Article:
By: Bob Brett
Whistler’s claim to fame is skiing. Situated near the south end of BC’s Coast Mountains, Whistler has the greatest vertical drop and skiable area of North America’s resorts. Whistler will host the alpine and nordic events for the 2010 Olympics which will no doubt increase its international profile.
The TV cameras covering the Olympics will no doubt pan across vistas which include whitebark pines, but it’s unlikely any commentators will be focussing on the trees.
Whistler is on the western edge of whitebark pine’s range and very close to one of the entry points for white pine blister rust to North America (Vancouver in 1910).
In 2000, the Whistler Naturalists began its Whitebark Pine Conservation Project. Since then it has collected seeds, planted and monitored. Volunteer-based.
Very grass roots. Funding and volunteer support from Community Foundation of Whistler and, more recently, employees of the local ski hill through the Whistler-Blackcomb Employee Environmental Fund.
The goals are to retain whitebark pine as a treeline species in Whistler. Also to use it as an educational tool since it combines so many aspects.
Scope of restoration: eventually both mountains. Seed source a problem.
What has been accomplished so far.
How the work is financed including the extent of donated time and materials.
Plans for the future.
Any insight you might offer other groups in other areas that might want to develop a comparable restoration program.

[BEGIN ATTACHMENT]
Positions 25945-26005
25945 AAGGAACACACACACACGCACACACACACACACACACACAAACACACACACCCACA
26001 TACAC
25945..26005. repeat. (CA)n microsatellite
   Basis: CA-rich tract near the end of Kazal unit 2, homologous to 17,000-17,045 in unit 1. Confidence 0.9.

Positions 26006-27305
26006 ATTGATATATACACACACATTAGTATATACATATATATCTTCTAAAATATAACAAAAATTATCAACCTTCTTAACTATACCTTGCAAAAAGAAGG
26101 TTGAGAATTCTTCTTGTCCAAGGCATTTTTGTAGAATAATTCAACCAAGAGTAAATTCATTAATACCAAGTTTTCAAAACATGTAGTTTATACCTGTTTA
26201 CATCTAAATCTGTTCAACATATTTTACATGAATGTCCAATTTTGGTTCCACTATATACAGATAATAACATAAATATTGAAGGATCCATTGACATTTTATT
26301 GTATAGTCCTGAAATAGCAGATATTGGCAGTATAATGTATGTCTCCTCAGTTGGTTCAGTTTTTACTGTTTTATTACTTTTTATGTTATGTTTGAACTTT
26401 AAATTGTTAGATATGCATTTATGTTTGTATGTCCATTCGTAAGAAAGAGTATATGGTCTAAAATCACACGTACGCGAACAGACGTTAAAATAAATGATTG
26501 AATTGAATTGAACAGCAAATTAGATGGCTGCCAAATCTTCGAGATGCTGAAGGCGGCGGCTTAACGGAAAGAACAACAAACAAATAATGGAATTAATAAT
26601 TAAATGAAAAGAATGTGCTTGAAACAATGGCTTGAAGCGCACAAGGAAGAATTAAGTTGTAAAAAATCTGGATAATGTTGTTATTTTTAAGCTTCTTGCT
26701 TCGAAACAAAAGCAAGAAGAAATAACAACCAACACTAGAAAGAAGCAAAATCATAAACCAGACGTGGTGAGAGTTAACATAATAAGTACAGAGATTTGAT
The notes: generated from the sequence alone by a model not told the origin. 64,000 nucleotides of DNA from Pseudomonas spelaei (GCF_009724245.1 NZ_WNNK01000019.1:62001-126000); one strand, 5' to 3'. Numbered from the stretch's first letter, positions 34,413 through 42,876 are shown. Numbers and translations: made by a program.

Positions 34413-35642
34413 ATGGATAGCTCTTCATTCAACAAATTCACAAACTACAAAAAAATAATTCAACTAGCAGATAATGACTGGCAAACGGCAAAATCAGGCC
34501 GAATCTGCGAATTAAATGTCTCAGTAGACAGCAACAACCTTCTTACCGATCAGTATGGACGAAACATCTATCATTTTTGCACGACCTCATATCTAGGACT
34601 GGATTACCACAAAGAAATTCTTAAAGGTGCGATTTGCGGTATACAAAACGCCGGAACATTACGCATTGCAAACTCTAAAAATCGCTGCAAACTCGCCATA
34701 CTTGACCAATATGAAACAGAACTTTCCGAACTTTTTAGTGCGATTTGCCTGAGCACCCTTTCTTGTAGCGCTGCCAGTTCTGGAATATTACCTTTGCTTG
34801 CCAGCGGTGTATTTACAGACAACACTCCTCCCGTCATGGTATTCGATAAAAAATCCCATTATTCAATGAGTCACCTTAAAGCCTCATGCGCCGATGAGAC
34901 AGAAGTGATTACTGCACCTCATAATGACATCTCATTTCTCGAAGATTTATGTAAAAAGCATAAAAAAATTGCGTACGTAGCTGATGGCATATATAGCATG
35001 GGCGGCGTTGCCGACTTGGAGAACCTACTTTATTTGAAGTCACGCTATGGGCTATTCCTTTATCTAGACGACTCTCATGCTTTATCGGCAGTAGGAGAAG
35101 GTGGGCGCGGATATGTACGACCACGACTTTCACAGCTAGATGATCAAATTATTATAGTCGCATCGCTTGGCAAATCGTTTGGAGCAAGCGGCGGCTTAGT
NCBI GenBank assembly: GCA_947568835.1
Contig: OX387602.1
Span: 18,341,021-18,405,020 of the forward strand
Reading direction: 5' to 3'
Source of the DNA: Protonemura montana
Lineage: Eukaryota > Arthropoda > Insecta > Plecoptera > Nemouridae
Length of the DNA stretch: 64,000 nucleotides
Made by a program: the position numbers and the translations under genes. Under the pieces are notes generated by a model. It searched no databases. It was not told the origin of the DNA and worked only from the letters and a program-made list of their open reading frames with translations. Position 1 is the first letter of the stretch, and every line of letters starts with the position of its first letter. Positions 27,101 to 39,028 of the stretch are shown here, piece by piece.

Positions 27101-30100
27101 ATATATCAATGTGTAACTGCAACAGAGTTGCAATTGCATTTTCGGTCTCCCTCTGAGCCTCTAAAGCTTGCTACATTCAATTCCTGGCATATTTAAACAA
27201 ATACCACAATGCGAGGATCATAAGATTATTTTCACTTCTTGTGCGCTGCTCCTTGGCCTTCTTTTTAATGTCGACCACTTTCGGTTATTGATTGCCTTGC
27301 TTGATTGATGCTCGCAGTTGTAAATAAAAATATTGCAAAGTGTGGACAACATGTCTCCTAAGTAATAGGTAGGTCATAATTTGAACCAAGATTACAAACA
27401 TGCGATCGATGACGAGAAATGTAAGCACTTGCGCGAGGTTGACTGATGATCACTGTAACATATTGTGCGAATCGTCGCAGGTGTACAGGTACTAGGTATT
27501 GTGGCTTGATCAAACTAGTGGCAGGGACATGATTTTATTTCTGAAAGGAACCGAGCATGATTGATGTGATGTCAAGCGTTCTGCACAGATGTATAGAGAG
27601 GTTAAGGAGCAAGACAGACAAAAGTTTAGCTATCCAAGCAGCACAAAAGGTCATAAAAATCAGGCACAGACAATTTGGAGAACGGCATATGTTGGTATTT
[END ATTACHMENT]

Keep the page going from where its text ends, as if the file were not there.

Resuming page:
Which brings us to this update for the Whistler Naturalists’ Whitebark Pine Conservation Project. This volunteer project started with the collection of seeds in 2000 and has been supported by the Community Foundation of Whistler and the Whistler-Blackcomb Employee Environmental Fund.
So far we’ve planted seedlings on Seventh Heaven (in 2002 and 2003), collected more seeds to grow at a nursery, and monitored the survival and growth of the planted seedlings.
This year’s monitoring happened on another perfect fall day. I was joined by two graduate students from UBC Geography: Carmen Wong and Jed Cochran. (Carmen just started a Ph.D. studying whitebark pine and will hopefully include Whistler among her research sites.)
The good news is that the seedlings are doing well, though in an understated way. Mortality seems to have stabilized since only 19 of the original 400 seedlings died in the past year, compared to 61 in the previous year. Approximately three-quarters of all the seedlings we planted in 2002 and 2003 are still alive.
The tallest seedling is now only 17 centimetres tall, and that’s after 2 years in a nursery and 3 years out on Seventh Heaven. Average height for the 5 year-old seedlings is less than 10 cm. With growth rates like these, you don’t need to worry about skiing into one of our whitebark pines for quite a long time.